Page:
The current study helps to clarify some of mechano-physiology and potential utility of artificial ventilation with ENAP. At least part of the benefit of ENAP appears to be secondary to an interaction with the adrenergic nervous system. The pilot survival study, though greatly underpowered, suggests the potential importance of the ENAP treatment in selective clinical conditions associated with cardiovascular collapse.

Availability of data and materials

The datasets used and/or analyzed during the current study are available from the corresponding author on reasonable request.

Abbreviations

CPP:

Coronary arterial perfusion pressure

ENAP:

Expiratory negative airway pressure

ITV:

Impedance threshold valve

PAP:

Pulmonary arterial systolic pressure

PCWP:

Pulmonary capillary wedge pressure

RAP:

Right atrial pressure

PVR:

Pulmonary vascular resistance

SVR:

Systemic vascular resistance

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Acknowledgements

The authors thank Dr. Hisayuki Tsukuma for his advice for statistical data analysis and Mrs. Yuri Ichikawa for her technical assistance during preparation of the manuscript.

Funding

This study was supported in part by research grants from Japan Society for the Promotion of Science (JSPS KAKENHI) Grant Number 17K17068 (to TW), 19K16505 (to MH-N) and 20K16136 (to RK).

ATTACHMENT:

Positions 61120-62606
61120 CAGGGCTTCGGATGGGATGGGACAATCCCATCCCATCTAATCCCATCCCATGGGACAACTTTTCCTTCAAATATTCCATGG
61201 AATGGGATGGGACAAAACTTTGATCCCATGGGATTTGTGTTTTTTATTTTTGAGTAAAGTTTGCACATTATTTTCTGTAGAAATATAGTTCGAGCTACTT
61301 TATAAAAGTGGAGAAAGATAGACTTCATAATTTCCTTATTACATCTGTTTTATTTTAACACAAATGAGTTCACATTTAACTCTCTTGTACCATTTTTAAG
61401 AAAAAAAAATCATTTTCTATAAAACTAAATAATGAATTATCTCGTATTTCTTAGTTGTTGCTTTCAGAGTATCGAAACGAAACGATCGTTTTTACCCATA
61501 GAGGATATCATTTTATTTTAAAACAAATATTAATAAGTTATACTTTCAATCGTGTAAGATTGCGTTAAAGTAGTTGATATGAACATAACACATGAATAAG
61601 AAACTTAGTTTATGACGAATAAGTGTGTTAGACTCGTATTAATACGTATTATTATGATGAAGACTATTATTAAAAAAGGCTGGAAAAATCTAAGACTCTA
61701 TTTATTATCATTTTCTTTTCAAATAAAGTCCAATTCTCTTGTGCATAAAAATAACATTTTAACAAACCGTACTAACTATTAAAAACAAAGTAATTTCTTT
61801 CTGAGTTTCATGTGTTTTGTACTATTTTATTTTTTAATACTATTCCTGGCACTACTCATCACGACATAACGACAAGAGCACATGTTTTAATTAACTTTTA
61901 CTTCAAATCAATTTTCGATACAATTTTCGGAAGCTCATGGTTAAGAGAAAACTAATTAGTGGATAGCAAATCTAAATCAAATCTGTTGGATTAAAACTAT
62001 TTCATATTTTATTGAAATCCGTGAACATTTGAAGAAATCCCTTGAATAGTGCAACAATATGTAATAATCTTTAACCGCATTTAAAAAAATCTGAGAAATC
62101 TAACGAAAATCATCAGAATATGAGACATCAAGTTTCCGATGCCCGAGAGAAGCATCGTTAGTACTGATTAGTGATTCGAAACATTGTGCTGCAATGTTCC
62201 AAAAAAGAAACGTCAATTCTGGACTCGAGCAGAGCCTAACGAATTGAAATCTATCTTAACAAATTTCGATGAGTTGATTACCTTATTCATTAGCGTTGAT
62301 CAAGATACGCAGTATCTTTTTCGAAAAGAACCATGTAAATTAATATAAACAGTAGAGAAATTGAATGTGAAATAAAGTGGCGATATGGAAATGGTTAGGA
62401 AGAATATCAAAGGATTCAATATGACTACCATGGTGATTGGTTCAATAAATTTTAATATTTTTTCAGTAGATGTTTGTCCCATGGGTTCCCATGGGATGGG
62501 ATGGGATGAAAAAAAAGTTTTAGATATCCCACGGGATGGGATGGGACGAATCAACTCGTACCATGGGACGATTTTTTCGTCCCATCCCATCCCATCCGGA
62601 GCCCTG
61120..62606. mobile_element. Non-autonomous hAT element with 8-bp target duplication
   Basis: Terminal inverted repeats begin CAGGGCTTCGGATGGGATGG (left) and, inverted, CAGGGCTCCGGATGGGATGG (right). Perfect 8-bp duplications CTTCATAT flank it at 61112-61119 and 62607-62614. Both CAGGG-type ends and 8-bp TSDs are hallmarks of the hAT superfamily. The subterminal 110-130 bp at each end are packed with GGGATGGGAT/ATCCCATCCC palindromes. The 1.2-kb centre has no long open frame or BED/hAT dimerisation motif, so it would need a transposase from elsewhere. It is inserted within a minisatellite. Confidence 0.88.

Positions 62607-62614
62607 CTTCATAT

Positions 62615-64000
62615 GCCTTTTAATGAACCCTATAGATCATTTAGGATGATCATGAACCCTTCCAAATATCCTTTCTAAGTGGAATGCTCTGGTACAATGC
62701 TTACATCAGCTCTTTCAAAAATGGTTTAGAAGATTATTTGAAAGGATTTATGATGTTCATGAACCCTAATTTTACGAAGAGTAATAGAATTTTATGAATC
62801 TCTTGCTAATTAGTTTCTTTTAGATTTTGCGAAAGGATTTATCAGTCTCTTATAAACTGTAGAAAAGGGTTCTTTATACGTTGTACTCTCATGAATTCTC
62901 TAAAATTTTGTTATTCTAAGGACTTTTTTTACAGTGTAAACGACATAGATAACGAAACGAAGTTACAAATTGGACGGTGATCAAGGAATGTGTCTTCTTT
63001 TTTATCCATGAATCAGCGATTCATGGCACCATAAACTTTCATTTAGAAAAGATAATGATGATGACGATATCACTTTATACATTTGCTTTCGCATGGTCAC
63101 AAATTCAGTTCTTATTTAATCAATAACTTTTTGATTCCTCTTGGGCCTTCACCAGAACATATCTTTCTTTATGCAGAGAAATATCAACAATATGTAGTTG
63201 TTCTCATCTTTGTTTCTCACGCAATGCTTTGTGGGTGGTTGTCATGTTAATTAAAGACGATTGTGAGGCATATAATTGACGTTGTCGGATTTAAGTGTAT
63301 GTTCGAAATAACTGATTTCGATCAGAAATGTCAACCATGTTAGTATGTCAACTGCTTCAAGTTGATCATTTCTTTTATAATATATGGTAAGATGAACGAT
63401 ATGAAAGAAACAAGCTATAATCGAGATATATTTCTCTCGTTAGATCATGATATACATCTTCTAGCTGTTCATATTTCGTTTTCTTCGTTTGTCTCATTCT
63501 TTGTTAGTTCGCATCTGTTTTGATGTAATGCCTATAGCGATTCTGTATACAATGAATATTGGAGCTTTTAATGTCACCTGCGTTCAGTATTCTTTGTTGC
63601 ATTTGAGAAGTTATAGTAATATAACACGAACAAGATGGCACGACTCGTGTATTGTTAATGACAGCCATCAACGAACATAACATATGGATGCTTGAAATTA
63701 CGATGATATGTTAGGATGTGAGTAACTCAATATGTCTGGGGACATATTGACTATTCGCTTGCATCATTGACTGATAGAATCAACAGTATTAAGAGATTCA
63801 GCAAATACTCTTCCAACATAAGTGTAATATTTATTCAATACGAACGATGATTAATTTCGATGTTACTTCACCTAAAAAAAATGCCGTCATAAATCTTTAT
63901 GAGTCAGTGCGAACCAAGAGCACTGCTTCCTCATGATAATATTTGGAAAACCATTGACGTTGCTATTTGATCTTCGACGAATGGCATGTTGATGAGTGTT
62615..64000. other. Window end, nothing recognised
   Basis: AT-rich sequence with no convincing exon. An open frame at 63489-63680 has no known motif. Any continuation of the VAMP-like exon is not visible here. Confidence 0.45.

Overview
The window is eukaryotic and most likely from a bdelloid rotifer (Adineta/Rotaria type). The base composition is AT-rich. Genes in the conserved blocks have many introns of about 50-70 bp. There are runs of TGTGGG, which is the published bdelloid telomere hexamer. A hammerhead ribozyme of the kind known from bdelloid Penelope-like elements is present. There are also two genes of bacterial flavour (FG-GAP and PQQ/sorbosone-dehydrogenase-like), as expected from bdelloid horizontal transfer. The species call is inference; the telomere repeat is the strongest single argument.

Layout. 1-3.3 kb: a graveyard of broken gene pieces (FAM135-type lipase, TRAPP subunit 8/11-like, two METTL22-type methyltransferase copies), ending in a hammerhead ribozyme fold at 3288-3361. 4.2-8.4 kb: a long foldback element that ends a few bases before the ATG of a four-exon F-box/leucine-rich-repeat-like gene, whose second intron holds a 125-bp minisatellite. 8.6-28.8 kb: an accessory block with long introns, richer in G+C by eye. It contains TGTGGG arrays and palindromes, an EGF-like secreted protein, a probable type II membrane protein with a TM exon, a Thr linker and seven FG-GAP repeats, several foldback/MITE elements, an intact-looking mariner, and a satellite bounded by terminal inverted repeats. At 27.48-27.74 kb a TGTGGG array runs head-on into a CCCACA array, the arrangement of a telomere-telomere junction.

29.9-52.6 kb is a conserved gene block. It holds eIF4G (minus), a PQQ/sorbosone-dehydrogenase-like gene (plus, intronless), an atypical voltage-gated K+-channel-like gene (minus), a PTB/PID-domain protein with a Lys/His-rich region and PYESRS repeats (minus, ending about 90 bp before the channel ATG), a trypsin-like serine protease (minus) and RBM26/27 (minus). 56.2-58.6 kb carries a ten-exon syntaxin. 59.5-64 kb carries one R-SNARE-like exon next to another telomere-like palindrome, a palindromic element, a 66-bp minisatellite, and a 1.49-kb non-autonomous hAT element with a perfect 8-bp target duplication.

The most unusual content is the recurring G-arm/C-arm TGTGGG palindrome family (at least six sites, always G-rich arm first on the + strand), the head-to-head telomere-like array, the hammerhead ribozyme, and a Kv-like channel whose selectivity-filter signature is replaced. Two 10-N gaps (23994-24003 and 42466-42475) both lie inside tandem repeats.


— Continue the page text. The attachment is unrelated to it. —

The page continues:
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Authors

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AS conceived the experiments; MH-N, RK, AG and KC conducted the experiments; and MH-N and RK analyzed the results. All authors actively participated in the preparation of the manuscript. All authors read and approved the final manuscript.

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Correspondence to Atsushi Sugiyama.

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Ethics approval and consent to participate

All experiments were approved by the Toho University Animal Care and User Committee (No. 18-51-394) and performed in accordance with the Guidelines for the Care and Use of Laboratory Animals of Toho University.

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Competing interests

KGL was a consultant for Zoll Medical and Minnesota Resuscitation Solutions. The other authors declare no conflicts of interest.

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Hagiwara-Nagasawa, M., Kambayashi, R., Goto, A. et al. Effects of mechanical ventilation with expiratory negative airway pressure on porcine pulmonary and systemic circulation: mechano-physiology and potential application. J Physiol Sci 71, 17 (2021). https://doi.org/10.1186/s12576-021-00801-5

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Keywords

  • Cardiovascular collapse
  • Expiratory negative airway pressure
  • Hemodynamics
  • Mechano-physiology
  • Resuscitation